We hope to have an update on this soon.

Semi Final Anti Semitism?

Update – 11.09 David Baddiel, the creator of the Y Word video, just tweeted my saying that he  “agree with everything you say…”


As an Arsenal fan I took much joy in the result from Wembley yesterday and after keeping quiet for a very long time started having some ‘banter’ with all my Spurs supporting friends.

Last night, amongst the other comments I posted to my friends, after seeing all the empty seats in Wembley, I wrote,

“Spurs fans support your team .. Shows you have no class leaving early”
I was slightly surprised and not a little shocked by the reply that came back from one of my friends who was at the game,
“Lol u actually joking.. No class, spurs fans… Chelsea fans foul mouthing Jews as I walked down Wembley way, Nazi saluting in the stadium and then booing during 1 minute silence for the 96…”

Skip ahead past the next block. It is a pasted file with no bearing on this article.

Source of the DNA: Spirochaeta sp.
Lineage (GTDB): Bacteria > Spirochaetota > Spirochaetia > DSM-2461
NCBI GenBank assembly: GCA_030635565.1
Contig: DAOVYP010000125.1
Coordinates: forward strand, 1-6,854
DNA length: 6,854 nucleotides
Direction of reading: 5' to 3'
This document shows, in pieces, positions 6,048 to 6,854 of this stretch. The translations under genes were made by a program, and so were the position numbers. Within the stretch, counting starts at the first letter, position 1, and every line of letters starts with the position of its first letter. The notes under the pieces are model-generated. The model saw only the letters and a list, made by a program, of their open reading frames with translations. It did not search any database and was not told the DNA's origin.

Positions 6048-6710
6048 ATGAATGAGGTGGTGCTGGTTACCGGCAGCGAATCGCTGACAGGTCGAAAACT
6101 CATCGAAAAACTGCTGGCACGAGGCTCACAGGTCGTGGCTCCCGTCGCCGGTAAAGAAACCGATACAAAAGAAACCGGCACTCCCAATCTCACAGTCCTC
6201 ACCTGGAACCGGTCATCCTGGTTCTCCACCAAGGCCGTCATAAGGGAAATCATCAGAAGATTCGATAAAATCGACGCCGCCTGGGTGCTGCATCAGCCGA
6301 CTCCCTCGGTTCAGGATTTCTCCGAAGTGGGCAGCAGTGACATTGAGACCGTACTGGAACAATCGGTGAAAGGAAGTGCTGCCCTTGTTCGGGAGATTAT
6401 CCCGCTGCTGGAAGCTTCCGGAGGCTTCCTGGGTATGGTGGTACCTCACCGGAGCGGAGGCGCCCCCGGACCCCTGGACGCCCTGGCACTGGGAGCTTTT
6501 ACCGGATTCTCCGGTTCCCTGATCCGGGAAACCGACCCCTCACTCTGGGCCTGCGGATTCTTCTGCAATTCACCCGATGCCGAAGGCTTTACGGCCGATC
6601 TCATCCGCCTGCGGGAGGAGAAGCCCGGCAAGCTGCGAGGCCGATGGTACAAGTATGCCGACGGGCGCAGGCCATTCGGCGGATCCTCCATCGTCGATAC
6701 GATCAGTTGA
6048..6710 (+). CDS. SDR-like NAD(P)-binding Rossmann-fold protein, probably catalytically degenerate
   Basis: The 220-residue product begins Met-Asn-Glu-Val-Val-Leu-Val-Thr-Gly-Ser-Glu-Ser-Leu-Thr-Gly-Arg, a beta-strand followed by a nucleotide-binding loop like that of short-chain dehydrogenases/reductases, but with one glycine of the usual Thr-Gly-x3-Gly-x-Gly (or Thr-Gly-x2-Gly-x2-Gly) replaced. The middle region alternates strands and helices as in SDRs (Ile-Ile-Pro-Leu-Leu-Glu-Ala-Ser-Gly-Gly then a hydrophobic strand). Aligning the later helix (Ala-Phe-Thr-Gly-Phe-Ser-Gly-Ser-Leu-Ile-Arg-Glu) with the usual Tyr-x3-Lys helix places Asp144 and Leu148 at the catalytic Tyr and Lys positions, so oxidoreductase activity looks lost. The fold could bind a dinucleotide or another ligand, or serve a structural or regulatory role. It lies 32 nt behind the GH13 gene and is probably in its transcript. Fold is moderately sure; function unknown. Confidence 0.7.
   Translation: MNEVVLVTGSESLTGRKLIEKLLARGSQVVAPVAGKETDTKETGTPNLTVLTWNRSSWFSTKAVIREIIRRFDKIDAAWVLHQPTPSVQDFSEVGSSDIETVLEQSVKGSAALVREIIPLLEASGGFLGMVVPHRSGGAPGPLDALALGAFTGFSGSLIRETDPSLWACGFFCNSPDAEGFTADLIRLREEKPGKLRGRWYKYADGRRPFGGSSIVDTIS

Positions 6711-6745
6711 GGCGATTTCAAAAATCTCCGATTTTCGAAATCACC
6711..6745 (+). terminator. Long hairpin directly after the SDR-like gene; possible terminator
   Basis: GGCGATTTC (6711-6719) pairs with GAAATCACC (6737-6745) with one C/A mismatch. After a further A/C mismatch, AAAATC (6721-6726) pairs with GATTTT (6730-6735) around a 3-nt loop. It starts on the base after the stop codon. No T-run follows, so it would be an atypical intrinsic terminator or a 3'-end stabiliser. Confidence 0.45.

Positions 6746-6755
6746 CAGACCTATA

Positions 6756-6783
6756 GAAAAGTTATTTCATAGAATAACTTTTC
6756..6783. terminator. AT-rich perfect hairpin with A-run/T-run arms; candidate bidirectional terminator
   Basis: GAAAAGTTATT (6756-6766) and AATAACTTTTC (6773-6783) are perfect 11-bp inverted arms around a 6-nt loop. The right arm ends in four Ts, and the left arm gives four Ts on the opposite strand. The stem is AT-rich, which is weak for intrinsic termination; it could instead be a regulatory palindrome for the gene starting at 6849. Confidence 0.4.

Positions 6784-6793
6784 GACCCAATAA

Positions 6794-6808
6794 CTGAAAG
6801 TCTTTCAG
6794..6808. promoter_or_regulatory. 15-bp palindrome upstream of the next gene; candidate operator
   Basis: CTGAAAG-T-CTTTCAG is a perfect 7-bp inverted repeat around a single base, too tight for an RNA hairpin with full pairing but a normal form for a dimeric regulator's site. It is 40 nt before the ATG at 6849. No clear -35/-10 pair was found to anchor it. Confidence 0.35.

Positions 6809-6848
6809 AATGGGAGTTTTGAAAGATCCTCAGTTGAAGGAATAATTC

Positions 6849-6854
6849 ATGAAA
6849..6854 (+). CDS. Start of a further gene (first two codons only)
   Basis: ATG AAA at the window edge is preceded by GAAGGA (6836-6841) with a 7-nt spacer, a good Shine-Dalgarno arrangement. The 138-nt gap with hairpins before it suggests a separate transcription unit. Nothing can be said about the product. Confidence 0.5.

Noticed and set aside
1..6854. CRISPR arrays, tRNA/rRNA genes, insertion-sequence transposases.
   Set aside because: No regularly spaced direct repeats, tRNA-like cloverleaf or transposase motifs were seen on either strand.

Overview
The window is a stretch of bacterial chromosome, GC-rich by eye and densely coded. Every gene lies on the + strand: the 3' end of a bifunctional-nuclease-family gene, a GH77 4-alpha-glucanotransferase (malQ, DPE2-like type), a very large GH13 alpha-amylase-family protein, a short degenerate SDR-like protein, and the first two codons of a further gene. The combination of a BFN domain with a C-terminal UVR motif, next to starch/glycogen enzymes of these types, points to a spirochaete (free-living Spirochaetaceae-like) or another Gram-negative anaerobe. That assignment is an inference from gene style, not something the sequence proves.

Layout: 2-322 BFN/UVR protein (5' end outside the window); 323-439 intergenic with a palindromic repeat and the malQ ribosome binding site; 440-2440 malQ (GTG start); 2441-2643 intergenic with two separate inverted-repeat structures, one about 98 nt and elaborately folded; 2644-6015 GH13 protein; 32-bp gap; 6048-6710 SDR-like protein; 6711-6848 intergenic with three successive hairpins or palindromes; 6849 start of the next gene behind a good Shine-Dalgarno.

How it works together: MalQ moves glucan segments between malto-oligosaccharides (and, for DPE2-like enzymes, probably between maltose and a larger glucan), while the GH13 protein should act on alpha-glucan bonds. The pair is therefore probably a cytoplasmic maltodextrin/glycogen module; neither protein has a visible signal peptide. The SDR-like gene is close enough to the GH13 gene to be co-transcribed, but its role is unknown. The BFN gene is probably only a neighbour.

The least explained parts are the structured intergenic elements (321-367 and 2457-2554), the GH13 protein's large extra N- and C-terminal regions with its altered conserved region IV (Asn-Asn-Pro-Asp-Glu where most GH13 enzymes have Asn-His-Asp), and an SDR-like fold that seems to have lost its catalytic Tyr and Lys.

A lot has been reported in the press about the behaviour of the Chelsea fans during the minute’s silence for the Hillsborough disaster. But as my friend highlights the problems were not restricted to one minute.
I was taken aback by this response and saddened to read that this is still going on today. Chelsea Football Club should take action urgently against these fans and ban them for life.
But it does open up an interesting discussion in regard to the Spurs fans who complain about this sort of behaviour. The majority of my friends who are spurs fans call themselves “Yids”. Throughout the game you could hear them using this word.
Last year I was invited to the House of Commons to see the launch of this video.


As you will see the term Yid has huge anti-Semitic connotations. As they rightly point out, it is against the law to call someone a Yid in the street – so why do Spurs fans feel that they can get away with using the word, even if they are describing themselves?